He does have a sub-three ERA since July 1 (between Double-A Hartford and Triple-A Albuquerque), so we’re at least closer than ever to his long-anticipated debut. There is still a decent amount of time left on the Triple-A schedule this year, too.
(How cool would it be if Wynton Bernard AND Riley Pint were called up in the same year?)
The Rockies picked up Dinelson Lamet on waivers in the middle of the season. Arms like Hirokazu Sawamura from the Red Sox have been available for similar pickup in recent days; while a move like this may not plan for the future, it could fall in an ‘experience’ category.
It could be a safe bet to assume Blach is the candidate for a big league call, given his roster status and MLB tenure. Much can still be proven in the waning days of 2022, however.
★ ★ ★
It has been a strong 2022 for Gilbreath since some early-season woes sent him down to Triple-A. His journey is further detailed in this link from Rox Pile, along with some quotes from Rockies manager Bud Black on the injury-induced course of action. Gilbreath is set to receive a PRP injection in his throwing arm in an effort to expedite his healing process.
It has been more than the bullpen struck with injury woes; after starting pitcher Antonio Senzatela suffered a season-ending ACL tear, the Rockies have been forced to navigate the remainder of 2022 with a tough absence in the starting rotation. Ryan Feltner had established his spot well before Senzatela’s injury, and his steps forward this year have helped the club find some stability following the loss of Jon Gray.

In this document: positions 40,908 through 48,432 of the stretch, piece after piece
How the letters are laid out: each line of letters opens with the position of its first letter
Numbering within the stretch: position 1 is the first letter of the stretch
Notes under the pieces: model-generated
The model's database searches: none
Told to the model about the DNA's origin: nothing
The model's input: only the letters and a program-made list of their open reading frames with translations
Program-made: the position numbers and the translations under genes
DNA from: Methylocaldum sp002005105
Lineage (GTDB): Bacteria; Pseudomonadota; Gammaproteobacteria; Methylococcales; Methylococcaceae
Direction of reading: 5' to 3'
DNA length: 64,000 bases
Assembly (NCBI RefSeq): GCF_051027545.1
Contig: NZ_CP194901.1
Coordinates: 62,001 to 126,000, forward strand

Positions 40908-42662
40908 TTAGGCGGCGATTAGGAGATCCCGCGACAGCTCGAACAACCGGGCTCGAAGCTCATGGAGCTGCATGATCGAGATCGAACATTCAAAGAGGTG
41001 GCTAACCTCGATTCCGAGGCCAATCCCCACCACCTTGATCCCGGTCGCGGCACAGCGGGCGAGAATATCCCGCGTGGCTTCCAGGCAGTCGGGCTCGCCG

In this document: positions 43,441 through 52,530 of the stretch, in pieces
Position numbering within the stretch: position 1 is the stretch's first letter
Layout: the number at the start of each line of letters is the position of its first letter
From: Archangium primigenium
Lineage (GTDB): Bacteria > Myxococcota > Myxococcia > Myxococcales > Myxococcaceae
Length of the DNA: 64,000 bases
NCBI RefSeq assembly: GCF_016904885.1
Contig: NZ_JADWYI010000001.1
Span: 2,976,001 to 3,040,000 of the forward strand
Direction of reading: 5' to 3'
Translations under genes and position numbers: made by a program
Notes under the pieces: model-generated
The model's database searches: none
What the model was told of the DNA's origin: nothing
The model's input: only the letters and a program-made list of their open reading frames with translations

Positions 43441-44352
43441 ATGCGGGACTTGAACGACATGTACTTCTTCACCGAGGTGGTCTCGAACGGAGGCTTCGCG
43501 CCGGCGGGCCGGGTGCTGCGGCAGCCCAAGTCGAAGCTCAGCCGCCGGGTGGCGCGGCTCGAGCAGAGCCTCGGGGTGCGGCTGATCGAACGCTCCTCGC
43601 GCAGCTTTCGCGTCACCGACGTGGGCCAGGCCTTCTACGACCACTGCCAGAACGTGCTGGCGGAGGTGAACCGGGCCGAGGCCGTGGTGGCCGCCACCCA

The Rockies’ rotation has seen Austin Gomber designated to the bullpen, José Ureña acquired in the middle of the season and Ty Blach demoted to Triple-A, so the stability from Feltner has served as a great developmental headline.
Bonus Headline: Wynton Bernard is back in Albuquerque
The Albuquerque Isotopes were on the road last week in Texas when Wynton Bernard was optioned back to Triple-A. Since being sent down, Bernard has posted a scorching hot batting slash of .417/.579/.583 (5-for-12) in four games.
He’s due for a thunderous applause at Isotopes Park tonight.
★ ★ ★
On the Farm
Monday, September 5: League-wide off day for all minor league affiliates
New series starting today:
Triple-A: El Paso Chihuahuas (SD) at Albuquerque Isotopes (COL)
Double-A: Somerset Patriots (NYY) at Hartford Yard Goats (COL)
High-A: Spokane Indians (COL) at Tri-City Dust Devils (LAA)
Low-A: Fresno Grizzlies (COL) at San Jose Giants (SF)
★ ★ ★